Quantity per period
The most common type of price discrimination is third-degree discrimination. It involves separating consumers or markets in terms of their price elasticity of demand. In third degree price discrimination, price varies by willingness or ability to pay such as location or by customer segment, or in the most extreme case, by the individual customer's identity. Additionally to third degree price discrimination, the suppliers of a market where this type of discrimination is exhibited are capable of differentiating between consumer classes. Examples of this differentiation are student or senior discounts. For example, a student or a senior consumer will have a different willingness to pay than an average consumer, where the reservation price is presumably lower because of budget constraints. Thus, the supplier sets a lower price for that consumer because the student or senior has a more elastic price elasticity of demand (see the discussion of price elasticity of demand as it applies to revenues from the first degree price discrimination, above). The supplier is once again capable of capturing more market surplus than would be possible without price discrimination. Note that it is not always advantageous to the company to price discriminate even if it is possible, especially for second and third degree discrimination. In some circumstances, the demands of different classes of consumers will encourage suppliers to ignore one or more classes and target entirely to the rest. Whether it is profitable to price discriminate is determined by the specifics of a particular market.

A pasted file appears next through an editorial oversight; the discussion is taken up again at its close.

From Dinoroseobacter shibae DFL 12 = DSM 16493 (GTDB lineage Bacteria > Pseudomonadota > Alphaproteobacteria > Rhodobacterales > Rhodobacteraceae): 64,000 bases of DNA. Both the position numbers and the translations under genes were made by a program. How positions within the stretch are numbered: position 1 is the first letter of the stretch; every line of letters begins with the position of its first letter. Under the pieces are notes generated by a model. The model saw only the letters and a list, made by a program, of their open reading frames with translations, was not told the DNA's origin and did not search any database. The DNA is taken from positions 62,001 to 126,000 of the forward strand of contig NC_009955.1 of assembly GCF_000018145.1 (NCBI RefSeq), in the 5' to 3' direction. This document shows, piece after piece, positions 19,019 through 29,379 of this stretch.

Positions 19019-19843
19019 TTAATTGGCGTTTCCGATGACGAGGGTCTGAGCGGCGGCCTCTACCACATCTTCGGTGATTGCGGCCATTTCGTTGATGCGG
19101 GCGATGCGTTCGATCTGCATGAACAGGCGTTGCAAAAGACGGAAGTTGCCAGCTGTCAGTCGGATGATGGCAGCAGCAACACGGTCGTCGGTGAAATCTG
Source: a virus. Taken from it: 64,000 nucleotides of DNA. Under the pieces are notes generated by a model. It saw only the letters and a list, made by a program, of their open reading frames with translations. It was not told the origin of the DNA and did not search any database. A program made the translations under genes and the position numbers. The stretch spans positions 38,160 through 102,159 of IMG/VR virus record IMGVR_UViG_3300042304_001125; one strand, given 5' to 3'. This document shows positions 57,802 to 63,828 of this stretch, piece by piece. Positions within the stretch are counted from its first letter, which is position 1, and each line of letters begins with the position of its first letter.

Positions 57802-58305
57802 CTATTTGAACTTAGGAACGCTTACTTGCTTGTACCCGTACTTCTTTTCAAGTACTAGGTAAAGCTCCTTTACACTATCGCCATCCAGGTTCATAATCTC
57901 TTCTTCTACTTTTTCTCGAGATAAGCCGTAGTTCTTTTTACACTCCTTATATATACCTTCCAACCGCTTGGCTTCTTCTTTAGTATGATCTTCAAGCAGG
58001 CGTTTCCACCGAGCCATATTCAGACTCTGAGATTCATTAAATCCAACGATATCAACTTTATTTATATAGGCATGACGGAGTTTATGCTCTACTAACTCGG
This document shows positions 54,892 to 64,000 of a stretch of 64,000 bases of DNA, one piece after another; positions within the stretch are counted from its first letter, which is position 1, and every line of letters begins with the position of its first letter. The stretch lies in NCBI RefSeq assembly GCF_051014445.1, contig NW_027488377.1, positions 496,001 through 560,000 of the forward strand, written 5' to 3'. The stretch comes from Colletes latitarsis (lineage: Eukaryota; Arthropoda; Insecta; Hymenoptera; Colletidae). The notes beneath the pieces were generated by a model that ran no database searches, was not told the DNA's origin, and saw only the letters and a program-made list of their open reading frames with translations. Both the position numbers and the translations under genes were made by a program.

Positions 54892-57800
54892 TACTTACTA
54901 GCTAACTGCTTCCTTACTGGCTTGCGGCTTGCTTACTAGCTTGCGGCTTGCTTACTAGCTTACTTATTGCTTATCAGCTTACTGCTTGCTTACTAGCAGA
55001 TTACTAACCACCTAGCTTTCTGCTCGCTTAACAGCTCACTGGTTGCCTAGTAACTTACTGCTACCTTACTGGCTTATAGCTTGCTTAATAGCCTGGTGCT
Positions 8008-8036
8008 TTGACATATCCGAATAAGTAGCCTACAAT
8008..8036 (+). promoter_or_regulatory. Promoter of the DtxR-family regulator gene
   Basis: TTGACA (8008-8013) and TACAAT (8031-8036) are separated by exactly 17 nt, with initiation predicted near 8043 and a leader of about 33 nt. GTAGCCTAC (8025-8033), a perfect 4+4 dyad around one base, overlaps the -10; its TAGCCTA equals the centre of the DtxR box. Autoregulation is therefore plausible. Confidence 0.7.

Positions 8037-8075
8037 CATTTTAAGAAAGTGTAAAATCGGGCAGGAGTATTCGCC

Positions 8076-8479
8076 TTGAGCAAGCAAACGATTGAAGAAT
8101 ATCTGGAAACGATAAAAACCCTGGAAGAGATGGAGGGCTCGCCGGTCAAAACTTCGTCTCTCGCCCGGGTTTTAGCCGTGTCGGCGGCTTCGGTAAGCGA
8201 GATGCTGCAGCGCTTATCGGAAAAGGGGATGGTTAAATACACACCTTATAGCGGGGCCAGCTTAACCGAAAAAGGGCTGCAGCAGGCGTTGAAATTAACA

Price, cost per unit
price, cost per unit
price, cost per unit
P2 D2 MC D1 MR1 Q1 Qty Q2 Qty MC MR2
P(t) D(t) MC
MR (t) QTY
EXAMPLES OF PRICE DISCRIMINATION:
y PIA use differentiated pricing regularly, as they sell travel products and services simultaneously to different market segments. This is often done by assigning capacity to various booking classes, which sell for different prices and which may be linked to fare restrictions. Many movie theaters, amusement parks, tourist attractions, and other places have different admission prices per market segment: typical groupings are Youth, Student, Adult, and Senior. A variety of incentive techniques may be used to increase market share or revenues at the retail level. These include discount coupons, rebates, bulk and quantity pricing, seasonal discounts, and frequent buyer discounts. Wage discrimination is when the price of equivalent labor is discriminated among different groups of workers. This may be seen as just one kind of price discrimination or as an example of its inverse, one buyer buying identical goods at different rates.
, perfect substitutes
, prevent arbitrage
, secondary exchange
Description: Price discrimination or price differentiation exists when sales of identical goods or services are transacted at different prices from the same provider. In a theoretical market with perfect information, perfect substitutes, and no transaction costs or prohibition on secondary exchange (or re-selling) to prevent arbitrage, price discrimination can only be a feature of monopolistic and oligopolistic markets, where market power can be exercised.